“Give me your tired, your poor, your huddled masses yearning to breathe free”*
*Unless you’re from Syria, Sudan, Yemen, Iran, Somalia or Libya
I may not have originated from one of those six Muslim-majority countries, but I am a Muslim and a part of the majority of people in this country who don’t agree with Trump’s travel ban.
Let’s start at the beginning. Trump ran on the campaign promise that he would call for a “total and complete shutdown of Muslims entering the United States.” Then, thinly veiled under the umbrella of security, his first attempt at an Executive Order on January 27 upgraded his rhetoric to reality, only to be met with an incredibly strong and adverse reaction by a more than dissatisfied public, and deemed unconstitutional by several federal judges on the grounds of religious discrimination.
Today he has launched a new version of the ban, but the same problems remain.
And anyone who sees this as something other than religious discrimination, is just wrong.
Temporary, indefinite, country specific, refugee or citizen – semantics don’t matter. The fact that this administration is pushing so hard for a type of faith-based policy is completely un-American. Limiting the access of our free nation, a nation that boasts “liberty and justice for all,” as if blame should be laid squarely at the feet of this particular faith’s subscribers, is not only alarming, it’s offensive.
Even President George W. Bush was careful to recognize and address Islam with dignity – specifically calling out those who undermined the values and principles of the religion, those whose acts were not and are not reflective of an entire community. President Obama followed suit, carefully drawing a line of separation between the “good” and the “bad.”
This new administration and their actions have gone out of their way to trample that line in a sweeping indictment against us all, inciting more fear, bigotry and xenophobia. The end result: leaving myself and the other 1.7 billion Muslims around the world (yes, that’s how far your reach is, Trump) more disheartened and disenfranchised than ever before.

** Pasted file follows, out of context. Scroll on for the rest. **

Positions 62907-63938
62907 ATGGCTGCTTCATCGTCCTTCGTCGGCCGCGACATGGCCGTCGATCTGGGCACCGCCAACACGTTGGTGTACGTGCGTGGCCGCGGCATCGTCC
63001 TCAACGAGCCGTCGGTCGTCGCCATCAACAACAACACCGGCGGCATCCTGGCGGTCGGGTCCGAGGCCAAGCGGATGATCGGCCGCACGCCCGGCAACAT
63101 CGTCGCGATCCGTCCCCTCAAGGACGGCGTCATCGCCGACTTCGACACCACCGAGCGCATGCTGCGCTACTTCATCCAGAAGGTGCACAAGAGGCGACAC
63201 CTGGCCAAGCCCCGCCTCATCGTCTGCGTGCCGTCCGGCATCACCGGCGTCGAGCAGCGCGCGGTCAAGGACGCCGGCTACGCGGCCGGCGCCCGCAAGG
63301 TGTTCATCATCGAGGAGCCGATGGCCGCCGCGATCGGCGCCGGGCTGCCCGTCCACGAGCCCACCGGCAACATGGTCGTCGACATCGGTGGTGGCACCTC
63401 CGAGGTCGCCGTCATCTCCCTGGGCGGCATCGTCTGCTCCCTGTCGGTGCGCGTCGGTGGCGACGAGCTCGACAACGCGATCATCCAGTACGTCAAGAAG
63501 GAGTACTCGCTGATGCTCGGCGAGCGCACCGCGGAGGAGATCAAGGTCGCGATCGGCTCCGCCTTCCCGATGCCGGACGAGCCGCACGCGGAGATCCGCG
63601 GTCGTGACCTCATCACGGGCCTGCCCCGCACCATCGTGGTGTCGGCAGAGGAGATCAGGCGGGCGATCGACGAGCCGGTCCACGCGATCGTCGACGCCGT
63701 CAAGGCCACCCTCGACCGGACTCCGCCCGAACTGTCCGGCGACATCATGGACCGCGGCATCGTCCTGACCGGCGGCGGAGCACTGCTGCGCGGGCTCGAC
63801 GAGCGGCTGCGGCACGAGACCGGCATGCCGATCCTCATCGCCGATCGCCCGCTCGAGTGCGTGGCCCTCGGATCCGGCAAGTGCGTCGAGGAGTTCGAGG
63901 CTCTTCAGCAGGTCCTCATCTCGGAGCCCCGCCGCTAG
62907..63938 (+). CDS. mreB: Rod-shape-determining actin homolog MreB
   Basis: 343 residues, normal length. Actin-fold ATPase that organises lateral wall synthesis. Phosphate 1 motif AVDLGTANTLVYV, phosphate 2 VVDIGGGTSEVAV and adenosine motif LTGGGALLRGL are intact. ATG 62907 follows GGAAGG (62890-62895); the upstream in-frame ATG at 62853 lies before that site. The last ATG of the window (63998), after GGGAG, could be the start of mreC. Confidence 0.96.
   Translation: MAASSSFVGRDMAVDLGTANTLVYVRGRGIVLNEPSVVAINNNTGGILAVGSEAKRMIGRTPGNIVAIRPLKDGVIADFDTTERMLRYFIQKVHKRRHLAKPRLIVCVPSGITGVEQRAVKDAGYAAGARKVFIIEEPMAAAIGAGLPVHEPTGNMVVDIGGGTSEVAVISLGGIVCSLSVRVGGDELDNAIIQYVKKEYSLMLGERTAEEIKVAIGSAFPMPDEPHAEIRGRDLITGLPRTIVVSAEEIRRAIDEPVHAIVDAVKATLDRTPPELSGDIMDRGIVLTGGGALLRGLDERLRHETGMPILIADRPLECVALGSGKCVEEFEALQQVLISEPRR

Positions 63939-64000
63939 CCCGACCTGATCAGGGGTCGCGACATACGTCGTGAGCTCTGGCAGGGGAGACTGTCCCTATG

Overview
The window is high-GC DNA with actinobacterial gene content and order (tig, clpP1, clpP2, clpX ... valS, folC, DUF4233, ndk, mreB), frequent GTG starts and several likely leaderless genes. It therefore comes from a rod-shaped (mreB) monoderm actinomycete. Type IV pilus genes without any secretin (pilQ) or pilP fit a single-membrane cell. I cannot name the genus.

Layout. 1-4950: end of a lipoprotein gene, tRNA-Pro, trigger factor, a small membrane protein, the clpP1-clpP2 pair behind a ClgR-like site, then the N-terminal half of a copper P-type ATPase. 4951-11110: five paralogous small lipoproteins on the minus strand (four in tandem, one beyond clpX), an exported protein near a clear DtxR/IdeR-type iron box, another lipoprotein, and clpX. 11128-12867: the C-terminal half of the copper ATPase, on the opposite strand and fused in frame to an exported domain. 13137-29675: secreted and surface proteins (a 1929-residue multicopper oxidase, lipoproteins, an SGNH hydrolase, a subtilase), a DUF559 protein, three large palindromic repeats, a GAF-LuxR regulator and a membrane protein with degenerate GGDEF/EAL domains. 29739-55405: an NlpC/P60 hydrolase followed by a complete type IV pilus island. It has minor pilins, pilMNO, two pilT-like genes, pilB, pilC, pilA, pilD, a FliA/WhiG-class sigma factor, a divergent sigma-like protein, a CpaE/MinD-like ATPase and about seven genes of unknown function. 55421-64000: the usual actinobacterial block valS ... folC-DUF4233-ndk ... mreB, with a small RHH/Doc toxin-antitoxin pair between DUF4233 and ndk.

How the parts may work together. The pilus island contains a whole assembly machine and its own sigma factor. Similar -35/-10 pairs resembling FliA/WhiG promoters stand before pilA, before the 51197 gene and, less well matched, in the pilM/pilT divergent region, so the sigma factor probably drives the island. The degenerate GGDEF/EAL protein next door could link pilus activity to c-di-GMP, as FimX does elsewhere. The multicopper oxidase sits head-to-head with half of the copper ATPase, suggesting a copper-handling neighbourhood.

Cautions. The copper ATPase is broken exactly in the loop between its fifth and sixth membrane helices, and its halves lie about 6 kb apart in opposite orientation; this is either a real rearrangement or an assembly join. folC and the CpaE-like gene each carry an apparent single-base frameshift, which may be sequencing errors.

So since you’re in the business of calling things by what you think they are, Mr. Trump, don’t dance around your intentions. Call this exactly what it is. This is a Muslim ban. This is your campaign promise.
And to anyone who may think my feelings are unjustified, a simple exercise: Describe yourself in one word. One word that’s based on your religion, your ethnicity, or your skin color. Replace the word “Muslim” with that word in all of this dialogue – replace it in everything you read, in everything you hear, on every caption you see at the bottom of your screen. Now tell me how you feel.
Describe yourself in one word. Replace “Muslim” with that word in all of this dialogue. Now tell me how you feel.
My parents came to this country with the intention of providing a life for their children that was free from oppression and inequality. A life where we’d have a voice and where the possibilities for our futures were endless. For that I am thankful. And while it’s not always easy walking around as a tall, brown man in a place where stereotyping has become our second language (I should play the lottery after how lucky I’ve been in getting “randomly” selected while traveling), I recognize the privilege I have. I also recognize that this same privilege is what’s currently being stripped away from so many.
When I think about how many families are likely to be torn apart, the hope that’ll be lost among so many, and the division that these kinds of actions amplify – I can’t help but think about how we’ve come so far forward, only to go so far backward.
In moments like this, it’s important that we all remember to band, not ban, together.